Franciacorta Part 1 - An Introduction
We are proud to have some top Franciacorta producers pouring their wines at our upcoming Champagne & Sparkling Wine Festival. It will be a unique opportunity to taste bottles that are not otherwise available in the UK. But how well do you know Franciacorta (if at all)?
Below is a short introduction to the region and its exquisite sparkling wines. May it make you curious enough to taste a few bottles!
This post will be followed by an interview with Silvano Brescianini, the new president of Consorzio Franciacorta. Stay tuned.
Not particularly well-known in the UK until recently, the small, prestigious region of Franciacorta in Lombardy is positioning itself as Italy’s numero uno sparkling wine. It is not, needless to say, in competition with the much-better-known Prosecco, but rather as its high class alter ego, because the focus of its far more limited number of producers is on quality rather than quantity.
With vineyards on hilly slopes close to Lake Iseo in the Brescia province, Franciacorta is high-class fizz made exclusively by the metodo clasico (aka method champenoise and in contrast to the tank method used for Prosecco) mainly from Chardonnay, but also with Pinot Noir and Pinot Blanc, or rather, to give them their Italian due, with Pinot Nero and Pinot Bianco. And there’s another less-well-known grape, the indigenous Erbamat, a late ripener with higher acidity and lower sugar introduced to bring extra freshness to the wines.
One of the special features of the region is its sponge-like, ancient glacial and red clay / iron soils which are capable of retaining humidity in hot weather (rather as champagne’s chalk does). It is a relatively small area, with just 2,900 hectares, producing some 17.4 million bottles in 2018. That’s about three times the size of England’s sparkling wine industry, but, to put it in context, completely dwarfed by Prosecco’s 400 million - and counting - bottles.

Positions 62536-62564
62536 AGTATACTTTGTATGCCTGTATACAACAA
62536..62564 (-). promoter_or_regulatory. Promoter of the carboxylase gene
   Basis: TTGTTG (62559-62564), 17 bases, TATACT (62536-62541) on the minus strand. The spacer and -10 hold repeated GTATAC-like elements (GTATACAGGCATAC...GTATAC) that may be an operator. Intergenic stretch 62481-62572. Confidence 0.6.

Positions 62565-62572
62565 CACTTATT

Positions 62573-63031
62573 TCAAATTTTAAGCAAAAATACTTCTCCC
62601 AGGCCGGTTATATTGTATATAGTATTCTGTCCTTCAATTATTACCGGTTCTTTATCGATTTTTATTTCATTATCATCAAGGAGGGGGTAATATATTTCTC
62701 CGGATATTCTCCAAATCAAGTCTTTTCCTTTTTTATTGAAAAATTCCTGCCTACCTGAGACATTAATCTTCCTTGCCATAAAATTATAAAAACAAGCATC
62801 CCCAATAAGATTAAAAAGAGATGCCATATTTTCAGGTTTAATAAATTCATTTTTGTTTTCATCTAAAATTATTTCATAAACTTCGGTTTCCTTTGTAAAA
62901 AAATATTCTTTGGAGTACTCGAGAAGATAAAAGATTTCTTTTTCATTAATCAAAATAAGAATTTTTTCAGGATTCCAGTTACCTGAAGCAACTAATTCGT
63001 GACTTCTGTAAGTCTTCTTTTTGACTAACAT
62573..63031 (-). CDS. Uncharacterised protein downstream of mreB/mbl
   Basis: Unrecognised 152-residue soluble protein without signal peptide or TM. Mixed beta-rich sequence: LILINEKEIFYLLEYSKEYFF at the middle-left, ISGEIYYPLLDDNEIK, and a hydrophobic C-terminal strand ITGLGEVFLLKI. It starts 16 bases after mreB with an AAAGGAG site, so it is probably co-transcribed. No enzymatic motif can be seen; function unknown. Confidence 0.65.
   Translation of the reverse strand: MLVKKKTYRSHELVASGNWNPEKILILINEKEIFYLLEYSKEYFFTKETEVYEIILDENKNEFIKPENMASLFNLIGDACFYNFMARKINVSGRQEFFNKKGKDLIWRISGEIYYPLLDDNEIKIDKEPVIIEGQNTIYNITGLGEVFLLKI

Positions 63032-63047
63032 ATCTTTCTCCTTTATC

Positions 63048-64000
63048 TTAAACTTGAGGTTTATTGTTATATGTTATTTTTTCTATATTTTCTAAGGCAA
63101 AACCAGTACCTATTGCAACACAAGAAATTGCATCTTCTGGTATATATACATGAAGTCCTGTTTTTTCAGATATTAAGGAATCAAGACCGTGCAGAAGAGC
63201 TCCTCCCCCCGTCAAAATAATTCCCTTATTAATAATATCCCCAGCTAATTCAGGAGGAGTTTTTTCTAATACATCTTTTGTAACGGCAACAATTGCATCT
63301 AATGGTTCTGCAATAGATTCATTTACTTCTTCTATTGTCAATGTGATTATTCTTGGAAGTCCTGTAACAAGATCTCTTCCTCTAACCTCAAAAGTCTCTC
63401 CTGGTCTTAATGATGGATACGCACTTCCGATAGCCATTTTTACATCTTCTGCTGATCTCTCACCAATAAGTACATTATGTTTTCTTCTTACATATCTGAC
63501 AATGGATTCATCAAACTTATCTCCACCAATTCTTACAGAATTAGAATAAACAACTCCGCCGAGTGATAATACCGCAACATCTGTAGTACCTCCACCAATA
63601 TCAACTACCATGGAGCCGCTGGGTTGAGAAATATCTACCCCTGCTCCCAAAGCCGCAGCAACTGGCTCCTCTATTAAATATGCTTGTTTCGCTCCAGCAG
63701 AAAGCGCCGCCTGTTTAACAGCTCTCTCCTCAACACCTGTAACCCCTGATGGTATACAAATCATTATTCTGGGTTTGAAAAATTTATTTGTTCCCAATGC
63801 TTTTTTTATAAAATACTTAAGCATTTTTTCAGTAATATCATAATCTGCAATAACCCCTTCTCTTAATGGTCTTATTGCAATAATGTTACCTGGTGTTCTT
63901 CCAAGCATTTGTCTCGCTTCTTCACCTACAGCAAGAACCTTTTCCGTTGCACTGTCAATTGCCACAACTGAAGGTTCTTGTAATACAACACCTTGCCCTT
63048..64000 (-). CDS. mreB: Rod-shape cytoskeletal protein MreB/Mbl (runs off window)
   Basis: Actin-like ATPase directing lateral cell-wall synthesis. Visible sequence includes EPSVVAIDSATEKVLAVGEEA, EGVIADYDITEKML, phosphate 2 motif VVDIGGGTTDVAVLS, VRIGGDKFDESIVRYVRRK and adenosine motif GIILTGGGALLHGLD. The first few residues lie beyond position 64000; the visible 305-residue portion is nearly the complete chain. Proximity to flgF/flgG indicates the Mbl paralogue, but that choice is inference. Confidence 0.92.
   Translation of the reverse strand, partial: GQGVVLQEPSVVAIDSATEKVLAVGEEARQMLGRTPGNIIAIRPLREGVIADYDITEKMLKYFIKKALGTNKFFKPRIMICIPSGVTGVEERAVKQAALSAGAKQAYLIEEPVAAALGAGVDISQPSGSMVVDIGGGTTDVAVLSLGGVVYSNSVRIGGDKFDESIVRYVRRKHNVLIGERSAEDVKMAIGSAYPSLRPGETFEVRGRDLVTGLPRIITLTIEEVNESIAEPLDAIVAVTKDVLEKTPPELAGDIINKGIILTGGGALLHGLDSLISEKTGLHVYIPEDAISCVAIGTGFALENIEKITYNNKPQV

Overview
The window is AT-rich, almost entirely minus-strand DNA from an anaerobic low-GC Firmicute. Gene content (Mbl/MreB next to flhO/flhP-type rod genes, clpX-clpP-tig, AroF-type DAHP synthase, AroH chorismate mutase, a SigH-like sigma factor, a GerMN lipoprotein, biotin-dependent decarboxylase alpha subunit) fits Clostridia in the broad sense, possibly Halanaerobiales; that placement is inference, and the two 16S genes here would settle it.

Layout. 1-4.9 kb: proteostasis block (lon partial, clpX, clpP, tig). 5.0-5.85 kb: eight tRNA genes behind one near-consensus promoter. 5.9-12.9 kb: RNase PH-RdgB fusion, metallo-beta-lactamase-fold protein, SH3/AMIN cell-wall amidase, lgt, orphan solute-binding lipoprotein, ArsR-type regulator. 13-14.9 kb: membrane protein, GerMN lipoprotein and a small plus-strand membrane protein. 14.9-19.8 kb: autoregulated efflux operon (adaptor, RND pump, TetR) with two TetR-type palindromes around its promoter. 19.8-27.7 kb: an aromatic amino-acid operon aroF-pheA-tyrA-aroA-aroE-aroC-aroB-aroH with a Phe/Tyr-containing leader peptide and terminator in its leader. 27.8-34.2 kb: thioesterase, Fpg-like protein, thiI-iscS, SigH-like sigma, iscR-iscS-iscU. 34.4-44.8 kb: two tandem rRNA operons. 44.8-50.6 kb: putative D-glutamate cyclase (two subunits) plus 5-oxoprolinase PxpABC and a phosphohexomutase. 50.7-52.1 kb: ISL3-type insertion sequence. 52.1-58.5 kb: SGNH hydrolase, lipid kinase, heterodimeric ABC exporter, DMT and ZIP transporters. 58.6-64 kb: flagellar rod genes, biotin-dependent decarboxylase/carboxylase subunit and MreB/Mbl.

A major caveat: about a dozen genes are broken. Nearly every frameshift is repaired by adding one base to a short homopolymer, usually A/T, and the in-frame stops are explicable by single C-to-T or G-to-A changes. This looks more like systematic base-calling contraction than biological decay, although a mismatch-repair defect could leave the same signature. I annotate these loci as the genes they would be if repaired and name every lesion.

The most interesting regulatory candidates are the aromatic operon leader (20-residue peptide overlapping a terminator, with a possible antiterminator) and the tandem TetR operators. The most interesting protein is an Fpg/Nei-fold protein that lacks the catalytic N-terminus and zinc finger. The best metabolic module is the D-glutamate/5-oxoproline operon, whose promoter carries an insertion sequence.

As a small but almost perfectly formed region, Franciacorta’s focus is on high quality and the creation of sparkling wines that will behave well at the dinner table. Exports are limited to 12% of production because the Italians know a good thing when they taste it: they often prefer Franciacorta to champagne and are ready to pay for it.
Franciacorta produces non-vintage, rosé, vintage and riserva sparklings and a special category, known as satèn, which is roughly the equivalent of champagne’s blanc de blancs in that it must be made from white grapes only, and only as a Brut. The dosage in its sparkling wines is relatively low and alcohol levels moderate, which makes them elegant partners for food. Franciacorta is positioning itself as a leader in sustainability with 70% of its vineyards organic and it’s working with Padua University to find ways of capturing and keeping CO2 in its soils.
Although Franciacorta is a relatively recent phenomenon dating from 1961 when the first sparkling wine was made by Franco Ziliani, Guido Berlucchi’s winemaker, its historical roots as a vinegrowing area date back to Roman times and thereafter from the monastic foundations that played a role in its wine production in the middle ages. There are three monasteries close to Lake Iseo and you can visit no fewer than seven UNESCO sites, which with its remarkably good local food and the wines of Franciacorta, make this a delightful region to visit. Indeed , Franciacorta very much hopes that you will.
— posted by Ines Salpico & Anthony Rose